Arne Schmitt travels the world to make music. He might not be the first musician to play the downtown pedestrian zones of many famous cities but he surely doesn’t have that much competition in the piano department.
When the city of Frankfurt denied him a street musician’s license (which it grants to hundreds of other performers every year) because of his instrument, he had to improvise… and took advantage of Germany’s liberal demonstration laws, turning his music into a protest against instrumental discrimination.
That’s a pretty inspired approach. On the other hand I found this picture in my archives:
… so maybe this isn’t “instrument discrimination” as much as the usual ass-draggy Frankfurt bureaucratic nightmare apparatus.
This was, no shit, a true conversation today. The original is in German, the magazine in question is a pretty well known German mag:
They: “Thank you for applying for a position with us”
Me: “Thanks for getting back to me. To clarify, this is not a full time position application but a submitted piece for your consideration to publish.”
M: “Ah, OK, yes, that’s what we have here. We just have to vet our writers just as well, free or full time, so you understand, right? We need quality articles.”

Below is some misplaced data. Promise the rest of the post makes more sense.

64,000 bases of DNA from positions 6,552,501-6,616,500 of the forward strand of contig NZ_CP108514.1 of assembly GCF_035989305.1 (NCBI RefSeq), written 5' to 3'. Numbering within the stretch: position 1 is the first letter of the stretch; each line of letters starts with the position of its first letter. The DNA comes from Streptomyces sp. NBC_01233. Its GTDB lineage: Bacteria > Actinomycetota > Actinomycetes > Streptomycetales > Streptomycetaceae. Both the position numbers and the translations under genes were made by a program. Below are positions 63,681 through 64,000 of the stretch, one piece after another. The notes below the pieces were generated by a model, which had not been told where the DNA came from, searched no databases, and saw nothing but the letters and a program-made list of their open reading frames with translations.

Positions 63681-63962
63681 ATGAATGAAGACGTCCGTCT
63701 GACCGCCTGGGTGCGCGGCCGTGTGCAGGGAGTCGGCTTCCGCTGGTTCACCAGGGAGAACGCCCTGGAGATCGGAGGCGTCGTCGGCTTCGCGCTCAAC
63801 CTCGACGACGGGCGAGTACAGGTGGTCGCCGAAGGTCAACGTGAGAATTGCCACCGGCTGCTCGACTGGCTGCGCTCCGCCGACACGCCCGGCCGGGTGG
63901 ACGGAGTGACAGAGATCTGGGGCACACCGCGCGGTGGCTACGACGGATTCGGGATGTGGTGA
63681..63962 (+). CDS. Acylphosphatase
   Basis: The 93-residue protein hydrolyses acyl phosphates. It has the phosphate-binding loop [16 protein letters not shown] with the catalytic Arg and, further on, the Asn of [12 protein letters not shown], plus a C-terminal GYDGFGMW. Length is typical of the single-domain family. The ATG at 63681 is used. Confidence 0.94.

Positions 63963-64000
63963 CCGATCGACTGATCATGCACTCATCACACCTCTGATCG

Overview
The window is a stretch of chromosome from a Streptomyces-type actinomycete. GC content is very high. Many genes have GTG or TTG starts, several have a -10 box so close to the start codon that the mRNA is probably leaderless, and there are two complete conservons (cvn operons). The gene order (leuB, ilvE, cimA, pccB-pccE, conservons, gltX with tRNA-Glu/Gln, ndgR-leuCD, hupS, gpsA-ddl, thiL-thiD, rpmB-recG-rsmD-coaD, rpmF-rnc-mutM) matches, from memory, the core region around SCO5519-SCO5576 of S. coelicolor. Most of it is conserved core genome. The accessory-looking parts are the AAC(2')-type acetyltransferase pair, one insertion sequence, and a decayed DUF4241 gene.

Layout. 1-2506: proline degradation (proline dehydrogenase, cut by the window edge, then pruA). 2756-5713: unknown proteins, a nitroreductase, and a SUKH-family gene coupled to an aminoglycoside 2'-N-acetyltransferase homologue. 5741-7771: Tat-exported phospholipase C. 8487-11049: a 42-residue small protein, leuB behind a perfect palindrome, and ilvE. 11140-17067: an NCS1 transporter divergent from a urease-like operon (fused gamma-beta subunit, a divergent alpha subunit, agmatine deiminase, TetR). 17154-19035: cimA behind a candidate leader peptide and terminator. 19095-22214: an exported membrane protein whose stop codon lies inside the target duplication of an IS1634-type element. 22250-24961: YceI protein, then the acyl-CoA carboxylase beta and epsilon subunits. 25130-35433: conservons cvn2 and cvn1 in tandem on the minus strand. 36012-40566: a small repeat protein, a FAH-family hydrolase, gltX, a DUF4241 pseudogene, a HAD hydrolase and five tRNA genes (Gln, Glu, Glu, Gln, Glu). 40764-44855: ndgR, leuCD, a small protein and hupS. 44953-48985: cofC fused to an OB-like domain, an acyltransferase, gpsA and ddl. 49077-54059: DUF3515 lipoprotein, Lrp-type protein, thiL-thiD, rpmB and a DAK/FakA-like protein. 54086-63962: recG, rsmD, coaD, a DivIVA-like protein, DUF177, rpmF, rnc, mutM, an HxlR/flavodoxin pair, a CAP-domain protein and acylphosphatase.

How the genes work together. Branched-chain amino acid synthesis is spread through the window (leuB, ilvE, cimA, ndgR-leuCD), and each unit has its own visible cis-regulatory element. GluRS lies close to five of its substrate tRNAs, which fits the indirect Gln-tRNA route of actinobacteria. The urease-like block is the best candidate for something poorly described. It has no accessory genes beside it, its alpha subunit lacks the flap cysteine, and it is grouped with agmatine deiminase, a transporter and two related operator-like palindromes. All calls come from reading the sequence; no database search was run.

M: “Yes, have you read what I sent you? Do you like it?”
M: “No, we usually do this interview before reading submissions”
M: “Uh, ok?”
M: “Yes, so you are a journalist by trade?”
M: “Depends on your definition. I write.”
M: “Ok, cool. Can you send us your KSK [that’s a German social insurance provider for artists] paperwork?”
M: “No, I am not with KSK, I write predominantly for US publications.”
M: “And you studied Journalism in English or German?”
M: “I didn’t study journalism. I never said I did.”
M: “That might be an issue, we only hire journalists”
M: “I am not looking to get hired, I sent you a piece for your consideration to publish. It’s what freelancers do.”
M: “Oh, OK. Hmmmm…. can you fax us some of your writing?”
M: “I can do you one better, I can email you the links. Shouldn’t you read what I sent you, though?”
M: “Oh, so they’re online?”
M: “Yes, they are. All there for you to peruse. About that thing I sent you…”
M: “I am so sorry, we can’t accept online journalism for consideration, we only publish serious journalism”
M: “You guys are a WEB BASED magazine, this was a submission for the web.”
M: “Yes, but we need serious journalists.”
M: “So, let me get this straight? What I sent you doesn’t matter. What I wrote doesn’t matter? Because you only publish print journalists on your web based magazine?”
M: “Yes, you understand, we’re a serious publication, we only hire serious journalists”
… that’s when I hung up.
A warm easterly wind blew music and laughter my way, the sound of the water splashing against the boats was hypnotic, and the lights of the cable car in the distance flickered as the wind swayed the gondolas. The great thing about vacations is that they have an end. Not that I wanted to leave, but knowing this would be my last night at the lake made it so much more important to stay in the moment, take it all in, enjoy as much and as well as I could.
Walking back from sitting at the shore for a while I was intercepted by my hotel’s receptionist who invited me to join her and her friends for one last beer. It would be much, much, later before I finally fell into my bed, secure in the knowledge that I had taken in everything I could.